7. 7. small number of high-quality proj- fornia, in addition, is not only big- ects annually, funding investigations ger than most countries, but is fertile individually. Some people thought it ground for investigative reporting. should remain that way. But the time The process of creating what would was right for change. become California Watch took off after that conversation. A little while THE QUEST FOR FUNDS later, I had my first meeting with staff How do you raise money? If there of the John S. and James L. Knight was a useful guidebook, I never found Foundation. I laid out a similar menu it. But what I did have was a passion and the multi-platform approach. for journalism, a vision, the credibil- They also responded positively. They ity of CIR’s 30-year history and sur- liked the idea about creating a jour- vival instincts. My first focus had to nalistic organization in which usingAt the center of our reporting and dis- be on sustaining CIR. I knew how to technology, engaging the public andtribution model is the story. The spokesrepresent the multi-platform production craft stories – and stories were what sustaining the effort were central toand distribution. most of the journalism funders were the mission. comfortable financing. So I began by We were interested in engaging theThis way of working was different framing pitches around projects. public in reporting, an evolving con-from how newsrooms traditionally I spent several rainy February days in cept. We realized that it was worthwere organized. Creating an entity that New York visiting major foundations exploring the question readers andcould produce this new kind of story- with Christa Scharfenberg, our as- viewers often ask after an investiga-telling, and also explaining it to poten- sociate director, who had been with tion has been published:What can wetial funders, was my first challenge. CIR for five years and had been act- do now? We wanted to find a way toMy transformation from journalist/ ing executive director for the year build that into the journalism, eveneditor to salesman/evangelical en- prior to my hiring. I explained the around the sensitive subjects that in-trepreneur began immediately in the multi-platform approach we want- vestigative reporting explores.winter of 2008, within weeks of join- ed to create and talked about a few How to manage and engage an audi-ing CIR. I was basically starting from major projects, including work as- ence was something we would havescratch with a staff of seven people sociated with Iraq and Afghanistan, to build into our planning. We want-and a budget around $1.5 million. human rights, the environment, and ed to create new strategies to shareMuch of that funding was dedicated state coverage of California. No one information, as well as explore newto a documentary film project. There jumped out of his or her seat with distribution models. Social mediawere no major funds in any pipeline. excitement. There were doubts and was exploding and offered some newThe nearly two-year-long search for challenging questions about the ne- pathways for public engagement andan executive director had been frus- cessity of creating new models out of distribution. The ability of stories andtrating and disappointing.When I was small existing nonprofits. video to go viral presented a clear op-hired, not all of the board members Then, weeks after the New York trip, portunity. We wanted to create com-supported my vision. The organiza- we met with the James Irvine Foun- munities of interest around subjectstion for many years had produced a dation. The program officer listened and geography. And we wanted to patiently to my multi-platform con- involve these communities to gather cept and to our story ideas, and then information and help find solutions.My transformation from she asked, “Can you do something At the same time that I was formulat-journalist/editor to that’s focused on California? Our ing a state concept, former San Fran- funding is focused on California.” cisco Chronicle staff writer Louissalesman/evangelical Freedberg had gotten seed money I was thrilled: A potential majorentrepreneur began funder was interested. Covering the from the Irvine Foundation and the state, with a clear focus on investiga- William and Flora Hewlett Founda-immediately in the winter tion to develop a similar program. tive reporting, did not intimidate me.of 2008, within weeks of I had been a statehouse reporter and Freedberg and I had several talks, and ran newsrooms where state and state- while we had differing visions, therejoining CIR. house coverage were priorities. Cali- was reason to share our plans.We both knew that funds were limited and that CENTER FOR INVESTIGATIVE REPORTING : REINVENTING JOURNALISM : 3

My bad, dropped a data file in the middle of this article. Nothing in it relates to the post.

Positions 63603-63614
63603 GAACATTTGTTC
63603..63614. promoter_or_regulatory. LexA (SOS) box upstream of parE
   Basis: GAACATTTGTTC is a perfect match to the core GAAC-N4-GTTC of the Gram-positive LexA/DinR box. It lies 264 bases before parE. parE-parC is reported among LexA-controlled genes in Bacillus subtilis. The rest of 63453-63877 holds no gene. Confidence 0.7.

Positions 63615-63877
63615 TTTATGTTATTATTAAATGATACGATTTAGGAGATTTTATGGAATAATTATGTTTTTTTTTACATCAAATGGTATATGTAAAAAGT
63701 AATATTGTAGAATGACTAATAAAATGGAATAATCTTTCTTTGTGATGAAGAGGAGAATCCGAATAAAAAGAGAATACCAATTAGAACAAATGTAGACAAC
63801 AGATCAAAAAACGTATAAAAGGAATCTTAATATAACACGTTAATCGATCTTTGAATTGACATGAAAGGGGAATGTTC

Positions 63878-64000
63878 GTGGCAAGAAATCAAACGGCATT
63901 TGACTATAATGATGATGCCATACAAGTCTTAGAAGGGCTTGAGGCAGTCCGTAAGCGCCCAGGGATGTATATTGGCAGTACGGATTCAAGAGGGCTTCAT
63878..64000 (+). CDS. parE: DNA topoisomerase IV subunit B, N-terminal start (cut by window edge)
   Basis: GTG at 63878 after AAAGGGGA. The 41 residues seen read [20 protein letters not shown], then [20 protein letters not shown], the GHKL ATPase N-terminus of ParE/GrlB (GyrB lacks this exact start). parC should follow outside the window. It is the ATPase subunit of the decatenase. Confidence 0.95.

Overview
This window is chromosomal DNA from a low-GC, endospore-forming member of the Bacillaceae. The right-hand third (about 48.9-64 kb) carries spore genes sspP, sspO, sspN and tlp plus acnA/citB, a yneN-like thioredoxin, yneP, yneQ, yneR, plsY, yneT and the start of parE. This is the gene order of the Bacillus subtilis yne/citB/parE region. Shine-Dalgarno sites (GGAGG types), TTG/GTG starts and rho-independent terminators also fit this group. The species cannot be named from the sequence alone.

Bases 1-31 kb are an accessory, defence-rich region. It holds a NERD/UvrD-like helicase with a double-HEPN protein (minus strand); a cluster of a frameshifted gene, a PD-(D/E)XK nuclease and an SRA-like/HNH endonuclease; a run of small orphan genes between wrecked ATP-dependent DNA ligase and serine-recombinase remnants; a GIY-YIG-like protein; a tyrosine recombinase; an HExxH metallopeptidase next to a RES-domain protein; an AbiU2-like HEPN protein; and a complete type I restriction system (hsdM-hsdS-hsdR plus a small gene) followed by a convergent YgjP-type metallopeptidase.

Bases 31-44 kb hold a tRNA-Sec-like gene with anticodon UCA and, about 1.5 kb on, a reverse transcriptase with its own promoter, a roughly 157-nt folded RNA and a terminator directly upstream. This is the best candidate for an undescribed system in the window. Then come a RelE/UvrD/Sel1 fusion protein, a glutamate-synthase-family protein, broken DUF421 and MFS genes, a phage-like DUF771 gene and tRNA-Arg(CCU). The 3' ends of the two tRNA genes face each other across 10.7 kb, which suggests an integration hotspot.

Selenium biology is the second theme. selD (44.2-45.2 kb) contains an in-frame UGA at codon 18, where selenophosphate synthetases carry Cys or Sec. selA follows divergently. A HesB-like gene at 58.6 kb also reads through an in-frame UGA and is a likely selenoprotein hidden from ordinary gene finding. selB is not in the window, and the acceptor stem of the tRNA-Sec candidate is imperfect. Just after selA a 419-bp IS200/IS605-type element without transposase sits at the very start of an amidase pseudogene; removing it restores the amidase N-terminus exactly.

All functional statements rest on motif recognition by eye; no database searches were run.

8. 8. it might be pointless to compete, es- THE CHAUNCEY BAILEY PROJECT “Informing Communities: Sustainingpecially in increasingly dire economic The Chauncey Bailey Project began under Democracy in the Digital Age”times. We decided that we would the leadership of Dori J. Maynard, presi- Knight Commission Report, 2009pursue our plans separately, but leave dent and CEO of the Robert C. Maynard PRAISE AND PRESS COVERAGE >>open the possibility of joining forces. Institute for Journalism Education in “Chauncey Bailey Project shows impact of Oakland, and Sandy Close, executive editorAround this time, a talented televi- investigative reporting” of New America Media in San Francisco.sion producer left CIR. Instead of re- Transcript of speech delivered by Eric New- Robert Rosenthal coordinated theplacing her with another journalist, I ton, senior adviser to the president of the investigation.decided to hire someone who could Knight Foundation, at the annual conven- The project was funded by the John S. and tion of Investigative Reporters and Editors,help pay the bills. We needed to raise James L. Knight Foundation, the Society June 11, 2011money. of Professional Journalists’ Sigma Delta “Justice written in ink” Chi Foundation, the UC Berkeley GraduateThrough a friend, I met someone The (Cleveland) Plain Dealer, June 18, 2011 School of Journalism, the George Washing-with a strong fundraising résumé, “Q & A with Martin Reynolds: Oakland Tri- ton Williams Fellowship, the National Asso-including experience raising money ciation of Black Journalists, The Newspaper bune editor talks about The Chaunceyfor journalism, a rare combination Guild and The California Endowment. Tech- Bailey Project”given how few journalism-focused nical assistance was provided by Investiga- By Jane Kim, Columbia Journalism Review,nonprofits there were at the time. In tive Reporters and Editors, Inc. May 14, 2009what proved to be a crucial decision, CONTRIBUTING NEWS ORGANIZATIONS >> “Articles on Editor’s Killing MadeCherilyn Parsons was hired as a part- p Alameda Times-Star Bay a Difference”time development director. It was p Area Black Journalists Association By Tim Arango, The New York Times,also a key step in my evolution from p Center for Investigative Reporting Feb. 22, 2009editor to publisher. p Contra Costa Times AWARDS EARNED >>In my past role as editor of a big p East County Times McGill Medal for Journalistic Courage, p The (Fremont) Argusnewsroom, I resented when editorial University of Georgia, 2010 p Hayward Daily Reviewresources were cut while business Knight Award for Public Service and p Investigative Reporters and Editorsbudgets increased. But now, thinking p KGO Radio Investigative Journalism Award in themore like a publisher than an editor, p KGO-TV ABC 7 Small Site Category,I knew that replacing the departing p KQED Public Radio Online News Association, 2009journalist with another reporter was p KTVU-TV Community Service Award, Bay Areanot an option. I needed someone p Maynard Institute for Journalism Black Journalists Association, 2009who understood the world of foun- Education New Media Online Project: News anddations, their nuances and interests, p New America Media Investigative Reporting, 150,000 +and had a sensibility about our jour- p New Voices in Independent Journalism circulation, National Association of Blacknalistic mission. With 15 years of ex- p The Oakland Tribune Journalists, 2009perience in fundraising, much of it p San Francisco Bay Guardian p San Jose Mercury News Paul Tobenkin Memorial Award,with journalism nonprofits and the Columbia University Graduate School p San Mateo County TimesAnnenberg School for Communica- of Journalism, 2009 p Society of Professional Journaliststion & Journalism at the University Tri-Valley Herald p Community Service Award, Nationalof Southern California, Parsons was p UC Berkeley Graduate School Association of Black Journalists, 2009exactly what we needed. of Journalism Medium-sized newspapers (100,000 to p Valley Times 250,000), Investigative Reporters andLEARNING COLLABORATIVE SCHOLARLY AND INDUSTRY WHITE PAPERS >> Editors, 2009DISTRIBUTION “Partners of Necessity: The Case for Col- Best Practices Award, laboration in Local Investigative Reporting” National Association of Black Journalists,In the spring of 2008, reporters on Report by Sandy Rowe, Shorenstein Center 2008the Chauncey Bailey Project were Knight Fellow and former editor, of The Tom Renner Award,stationed in our small office. News Oregonian Investigative Reporters and Editors, 2008organizations throughout the BayArea had teamed up to produce and “Re-Imagining Journalism: Local News for a James Madison Freedom ofdistribute these stories. The success Networked World” Information Award,of that collaborative project would 2011 policy paper by Michael R. Fancher, Society of Professional Journalists North- former editor of The Seattle Times and ern California Chapter, 2008serve as a model for building Cali- co-convener of Journalism That Mattersfornia Watch, which was still in the Pacific Northwestplanning stages. CENTER FOR INVESTIGATIVE REPORTING : REINVENTING JOURNALISM : 4